Attics are typically the most insufficiently insulated part of any home. For many people, this may seem natural; if you never spend any time in your attic, why invest in proper insulation? Well, the fact is, if any part of your house quickly loses conditioned air, that can have significant ripple effects for your entire HVAC budget. And the problems don’t end there.
If you live in a colder climate, in particular, an insufficiently insulated attic can lead to icicles, harmful ice dams, and even mold growth. Failing to retain conditioned air in your attic doesn’t just hurt your wallet, it can also create health risks and damage your home.
So you understand how important it is to invest in insulation for your attic. But what type of insulation for attic should you use? There is a wide array of options, each with their own strengths and weaknesses. Follow along as we take a look at each type of attic insulation one by one.
Types of Wall Insulation for Your Attic
Which type of wall insulation is the right fit for your needs? Let’s break them down now.
Fiberglass blankets are continuous rolls of fiberglass insulation, which you can cut to fit the areas you need to cover. They’re typically made with 20-30% recycled industrial waste and are perfect for covering walls with joints and studs. They are typically not flammable.
On the downside, gaps between strips can undermine the entire purpose of insulation as they allow for air infiltration. Further, they can be difficult to hang between joists.
Spray Foam insulation is typically used on unfinished walls. It is an efficient method, as small qualities expand to fill in small spaces while increasing stability and even promoting sound insulation.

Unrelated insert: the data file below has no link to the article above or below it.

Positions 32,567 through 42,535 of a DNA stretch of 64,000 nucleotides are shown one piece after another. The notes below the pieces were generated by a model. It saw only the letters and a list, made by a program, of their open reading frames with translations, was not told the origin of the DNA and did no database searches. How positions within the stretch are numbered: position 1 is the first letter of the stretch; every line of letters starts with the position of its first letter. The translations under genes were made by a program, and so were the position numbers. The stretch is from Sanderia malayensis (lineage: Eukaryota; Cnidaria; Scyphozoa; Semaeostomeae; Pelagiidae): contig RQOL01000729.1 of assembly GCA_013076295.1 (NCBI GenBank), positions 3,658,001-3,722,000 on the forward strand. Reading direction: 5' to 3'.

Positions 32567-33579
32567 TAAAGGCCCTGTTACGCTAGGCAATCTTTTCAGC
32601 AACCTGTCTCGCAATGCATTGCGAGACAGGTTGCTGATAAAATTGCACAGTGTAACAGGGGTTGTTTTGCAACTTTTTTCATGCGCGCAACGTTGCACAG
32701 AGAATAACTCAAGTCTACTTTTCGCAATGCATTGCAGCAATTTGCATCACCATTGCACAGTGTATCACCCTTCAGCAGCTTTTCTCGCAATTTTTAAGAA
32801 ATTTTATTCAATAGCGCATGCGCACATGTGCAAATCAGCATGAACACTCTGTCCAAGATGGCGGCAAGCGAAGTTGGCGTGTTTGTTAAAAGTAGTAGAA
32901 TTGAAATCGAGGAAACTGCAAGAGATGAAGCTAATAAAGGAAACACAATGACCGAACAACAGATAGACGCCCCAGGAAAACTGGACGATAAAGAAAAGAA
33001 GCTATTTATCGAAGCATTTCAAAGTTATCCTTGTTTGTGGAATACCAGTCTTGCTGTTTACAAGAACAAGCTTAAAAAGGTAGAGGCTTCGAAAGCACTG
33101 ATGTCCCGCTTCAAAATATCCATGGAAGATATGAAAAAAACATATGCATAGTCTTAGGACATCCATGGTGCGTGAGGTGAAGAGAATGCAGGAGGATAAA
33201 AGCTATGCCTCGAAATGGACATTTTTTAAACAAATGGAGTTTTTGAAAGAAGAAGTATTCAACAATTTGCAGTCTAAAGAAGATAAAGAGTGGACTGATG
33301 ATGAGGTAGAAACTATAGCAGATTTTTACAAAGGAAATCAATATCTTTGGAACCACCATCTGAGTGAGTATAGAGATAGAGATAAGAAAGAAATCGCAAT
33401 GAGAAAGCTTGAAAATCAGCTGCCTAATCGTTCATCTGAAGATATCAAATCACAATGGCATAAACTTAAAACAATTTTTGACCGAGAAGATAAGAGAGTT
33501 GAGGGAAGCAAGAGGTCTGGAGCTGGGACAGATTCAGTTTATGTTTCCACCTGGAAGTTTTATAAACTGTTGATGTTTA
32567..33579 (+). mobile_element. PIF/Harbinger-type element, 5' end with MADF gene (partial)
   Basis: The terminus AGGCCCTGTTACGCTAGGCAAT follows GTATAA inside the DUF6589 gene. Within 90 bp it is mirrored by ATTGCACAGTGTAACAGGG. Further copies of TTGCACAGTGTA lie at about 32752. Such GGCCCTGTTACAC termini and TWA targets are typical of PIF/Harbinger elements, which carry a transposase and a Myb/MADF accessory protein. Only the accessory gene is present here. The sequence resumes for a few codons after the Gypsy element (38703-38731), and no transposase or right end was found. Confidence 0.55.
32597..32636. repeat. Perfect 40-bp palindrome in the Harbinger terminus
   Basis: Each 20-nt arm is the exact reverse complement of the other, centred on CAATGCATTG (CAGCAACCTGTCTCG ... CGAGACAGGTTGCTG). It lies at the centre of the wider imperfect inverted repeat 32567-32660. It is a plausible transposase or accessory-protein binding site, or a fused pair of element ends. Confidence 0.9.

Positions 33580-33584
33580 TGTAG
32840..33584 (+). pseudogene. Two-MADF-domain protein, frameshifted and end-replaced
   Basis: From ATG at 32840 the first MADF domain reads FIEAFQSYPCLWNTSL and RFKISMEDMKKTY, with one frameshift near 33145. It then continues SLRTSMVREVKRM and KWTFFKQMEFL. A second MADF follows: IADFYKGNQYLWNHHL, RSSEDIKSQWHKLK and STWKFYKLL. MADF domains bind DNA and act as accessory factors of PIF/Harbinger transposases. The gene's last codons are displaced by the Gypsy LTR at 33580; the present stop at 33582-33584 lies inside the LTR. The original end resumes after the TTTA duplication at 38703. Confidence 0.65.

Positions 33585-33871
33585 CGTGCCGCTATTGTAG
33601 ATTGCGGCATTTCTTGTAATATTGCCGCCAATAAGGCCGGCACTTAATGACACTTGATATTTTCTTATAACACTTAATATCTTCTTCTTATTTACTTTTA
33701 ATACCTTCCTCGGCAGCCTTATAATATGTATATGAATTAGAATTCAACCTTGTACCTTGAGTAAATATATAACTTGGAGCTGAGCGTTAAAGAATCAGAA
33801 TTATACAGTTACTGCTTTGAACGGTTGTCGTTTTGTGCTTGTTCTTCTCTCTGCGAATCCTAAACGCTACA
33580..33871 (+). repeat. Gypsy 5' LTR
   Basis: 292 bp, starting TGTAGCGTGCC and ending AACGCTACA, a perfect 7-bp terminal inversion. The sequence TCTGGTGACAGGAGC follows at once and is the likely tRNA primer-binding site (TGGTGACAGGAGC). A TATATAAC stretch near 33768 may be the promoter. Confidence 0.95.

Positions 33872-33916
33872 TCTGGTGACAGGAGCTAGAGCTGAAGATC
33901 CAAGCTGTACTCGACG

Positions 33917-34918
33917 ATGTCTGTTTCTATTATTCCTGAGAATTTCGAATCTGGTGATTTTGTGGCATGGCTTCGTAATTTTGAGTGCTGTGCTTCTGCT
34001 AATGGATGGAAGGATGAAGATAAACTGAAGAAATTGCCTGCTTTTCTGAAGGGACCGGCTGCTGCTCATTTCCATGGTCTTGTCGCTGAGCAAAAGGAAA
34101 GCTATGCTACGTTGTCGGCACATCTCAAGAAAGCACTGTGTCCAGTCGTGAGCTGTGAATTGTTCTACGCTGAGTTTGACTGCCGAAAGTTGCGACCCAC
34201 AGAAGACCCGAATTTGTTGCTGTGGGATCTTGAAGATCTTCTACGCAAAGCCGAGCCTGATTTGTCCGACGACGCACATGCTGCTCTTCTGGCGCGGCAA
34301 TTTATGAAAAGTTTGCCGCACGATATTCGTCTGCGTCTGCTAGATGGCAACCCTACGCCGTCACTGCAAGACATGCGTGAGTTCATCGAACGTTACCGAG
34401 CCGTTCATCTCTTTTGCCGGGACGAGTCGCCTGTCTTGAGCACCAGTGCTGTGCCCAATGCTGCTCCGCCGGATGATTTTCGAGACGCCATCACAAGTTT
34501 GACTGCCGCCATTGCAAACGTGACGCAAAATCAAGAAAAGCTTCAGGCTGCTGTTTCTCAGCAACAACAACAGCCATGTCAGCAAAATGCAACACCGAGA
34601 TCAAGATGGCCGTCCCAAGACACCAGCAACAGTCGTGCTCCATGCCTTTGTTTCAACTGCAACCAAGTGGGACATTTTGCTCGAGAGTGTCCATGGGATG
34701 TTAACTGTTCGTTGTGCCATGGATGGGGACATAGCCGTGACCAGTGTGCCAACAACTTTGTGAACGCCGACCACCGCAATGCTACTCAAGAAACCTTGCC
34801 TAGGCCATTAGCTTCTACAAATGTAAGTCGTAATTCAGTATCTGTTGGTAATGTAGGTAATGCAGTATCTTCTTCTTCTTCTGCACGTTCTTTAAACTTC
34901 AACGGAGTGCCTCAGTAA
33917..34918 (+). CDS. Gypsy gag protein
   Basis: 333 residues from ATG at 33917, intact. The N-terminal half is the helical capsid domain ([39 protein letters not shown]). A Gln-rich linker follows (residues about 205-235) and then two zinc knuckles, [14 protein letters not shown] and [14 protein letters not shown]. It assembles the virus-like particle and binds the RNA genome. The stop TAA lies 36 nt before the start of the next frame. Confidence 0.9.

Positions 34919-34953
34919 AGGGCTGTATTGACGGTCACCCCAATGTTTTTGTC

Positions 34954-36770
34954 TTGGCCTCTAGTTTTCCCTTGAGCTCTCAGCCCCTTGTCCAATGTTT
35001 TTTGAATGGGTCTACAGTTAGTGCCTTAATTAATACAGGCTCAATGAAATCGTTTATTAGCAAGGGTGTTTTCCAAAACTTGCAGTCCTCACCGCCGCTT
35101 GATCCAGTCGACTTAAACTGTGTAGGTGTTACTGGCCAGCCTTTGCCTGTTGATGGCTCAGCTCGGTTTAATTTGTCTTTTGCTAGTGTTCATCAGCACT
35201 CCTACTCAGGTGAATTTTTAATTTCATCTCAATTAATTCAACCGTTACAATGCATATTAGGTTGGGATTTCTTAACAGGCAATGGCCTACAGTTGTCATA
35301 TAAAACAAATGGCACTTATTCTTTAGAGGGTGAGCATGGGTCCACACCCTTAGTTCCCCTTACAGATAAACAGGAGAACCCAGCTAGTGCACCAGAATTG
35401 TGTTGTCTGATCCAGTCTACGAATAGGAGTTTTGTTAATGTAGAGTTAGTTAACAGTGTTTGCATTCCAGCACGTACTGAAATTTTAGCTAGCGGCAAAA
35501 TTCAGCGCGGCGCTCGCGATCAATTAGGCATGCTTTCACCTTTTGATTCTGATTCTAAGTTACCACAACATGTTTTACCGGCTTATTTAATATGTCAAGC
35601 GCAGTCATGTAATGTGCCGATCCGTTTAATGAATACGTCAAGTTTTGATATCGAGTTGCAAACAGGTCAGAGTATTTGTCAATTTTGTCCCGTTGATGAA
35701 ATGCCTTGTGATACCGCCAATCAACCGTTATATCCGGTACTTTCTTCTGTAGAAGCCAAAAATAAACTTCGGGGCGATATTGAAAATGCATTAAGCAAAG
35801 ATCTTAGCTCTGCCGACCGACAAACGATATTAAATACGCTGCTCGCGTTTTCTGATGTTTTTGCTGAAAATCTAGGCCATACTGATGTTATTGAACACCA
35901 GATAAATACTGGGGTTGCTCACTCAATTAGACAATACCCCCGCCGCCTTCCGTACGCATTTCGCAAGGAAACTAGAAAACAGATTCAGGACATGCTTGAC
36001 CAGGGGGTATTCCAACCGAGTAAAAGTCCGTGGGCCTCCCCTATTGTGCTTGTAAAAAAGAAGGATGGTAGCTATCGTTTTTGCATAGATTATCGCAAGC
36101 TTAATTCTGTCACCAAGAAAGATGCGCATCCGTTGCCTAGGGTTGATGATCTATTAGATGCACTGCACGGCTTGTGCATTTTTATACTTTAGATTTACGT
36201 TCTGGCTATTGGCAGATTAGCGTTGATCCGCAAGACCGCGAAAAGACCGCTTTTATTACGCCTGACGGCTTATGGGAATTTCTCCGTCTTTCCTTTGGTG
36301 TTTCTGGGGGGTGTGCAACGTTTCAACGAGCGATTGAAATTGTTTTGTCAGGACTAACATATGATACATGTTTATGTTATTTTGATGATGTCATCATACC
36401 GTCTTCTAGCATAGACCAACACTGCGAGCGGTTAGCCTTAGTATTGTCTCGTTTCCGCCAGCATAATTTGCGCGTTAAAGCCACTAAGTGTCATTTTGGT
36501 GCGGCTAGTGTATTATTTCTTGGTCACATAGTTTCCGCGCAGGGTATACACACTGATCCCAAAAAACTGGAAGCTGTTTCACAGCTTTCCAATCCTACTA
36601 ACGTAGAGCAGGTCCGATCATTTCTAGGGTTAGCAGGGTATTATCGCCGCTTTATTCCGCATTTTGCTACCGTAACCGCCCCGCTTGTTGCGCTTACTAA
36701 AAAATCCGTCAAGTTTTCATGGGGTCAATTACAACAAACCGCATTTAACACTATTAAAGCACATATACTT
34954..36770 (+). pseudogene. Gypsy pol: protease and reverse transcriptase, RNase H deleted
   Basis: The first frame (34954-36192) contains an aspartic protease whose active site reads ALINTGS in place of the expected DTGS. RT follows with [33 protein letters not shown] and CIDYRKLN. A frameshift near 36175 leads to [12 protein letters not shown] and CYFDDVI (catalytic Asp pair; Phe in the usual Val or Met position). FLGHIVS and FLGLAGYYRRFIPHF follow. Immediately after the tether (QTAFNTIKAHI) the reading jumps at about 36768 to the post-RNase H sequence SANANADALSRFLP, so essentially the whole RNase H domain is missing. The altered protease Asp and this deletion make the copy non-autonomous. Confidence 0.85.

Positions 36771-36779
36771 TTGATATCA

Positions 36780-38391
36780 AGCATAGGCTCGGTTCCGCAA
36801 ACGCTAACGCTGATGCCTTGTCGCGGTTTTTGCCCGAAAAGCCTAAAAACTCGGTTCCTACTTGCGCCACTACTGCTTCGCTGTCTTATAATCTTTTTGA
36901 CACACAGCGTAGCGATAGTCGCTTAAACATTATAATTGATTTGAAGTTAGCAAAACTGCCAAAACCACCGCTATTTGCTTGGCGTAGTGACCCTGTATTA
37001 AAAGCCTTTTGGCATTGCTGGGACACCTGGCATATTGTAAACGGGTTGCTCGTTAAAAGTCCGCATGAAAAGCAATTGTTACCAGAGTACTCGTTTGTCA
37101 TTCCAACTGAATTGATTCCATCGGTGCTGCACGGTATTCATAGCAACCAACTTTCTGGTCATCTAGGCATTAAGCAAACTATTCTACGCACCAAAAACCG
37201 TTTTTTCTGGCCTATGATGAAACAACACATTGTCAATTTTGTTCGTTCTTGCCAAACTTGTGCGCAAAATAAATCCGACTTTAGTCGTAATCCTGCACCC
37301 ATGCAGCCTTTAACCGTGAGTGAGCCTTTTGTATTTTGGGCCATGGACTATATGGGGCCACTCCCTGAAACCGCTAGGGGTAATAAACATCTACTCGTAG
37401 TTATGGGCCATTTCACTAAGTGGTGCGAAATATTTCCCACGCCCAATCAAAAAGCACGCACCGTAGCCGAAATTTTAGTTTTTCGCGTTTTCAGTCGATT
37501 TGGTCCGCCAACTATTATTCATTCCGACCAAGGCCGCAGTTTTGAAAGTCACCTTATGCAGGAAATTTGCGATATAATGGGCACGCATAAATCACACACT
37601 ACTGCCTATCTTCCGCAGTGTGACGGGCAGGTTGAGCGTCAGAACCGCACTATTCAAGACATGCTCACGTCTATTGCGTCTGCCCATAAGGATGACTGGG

However, spray foam insulation is only appropriate in certain specific environments. In closed cavities like sheetrock or stud walls, spray foam won’t work. And spray foam must be shielded from sunlight, as it can unleash toxic fumes when it’s heated.
Cellulose insulation is typically blown-in insulation, made from flame-retardant recycled paper product. As a blown-in insulation, it is great for new homes. However, it can be less appropriate for retrofit projects in existing homes. Further, Cellulose can be vulnerable to mold if it gets damp.
Loose-Fill Blown-In Insulation
Loose-fill insulation is 80% made from recycled newspapers, so it’s environmentally friendly, and it’s perfect for filling hard-to-reach corners of your attic, which is an area where other options may fall short. And, importantly, it isn’t a health hazard.
However, the performance often doesn’t seal as well as some other forms, allowing for more air infiltration.
The Final Word
A properly insulated attic helps your home stay comfortable no matter what the season, plus it will help you save on utility bills. If your attic is insufficiently insulated, that’s perfectly fine—there are several ways you can retrofit insulation into your attic, using any of the methods listed. If you’re interested, get your free estimate today!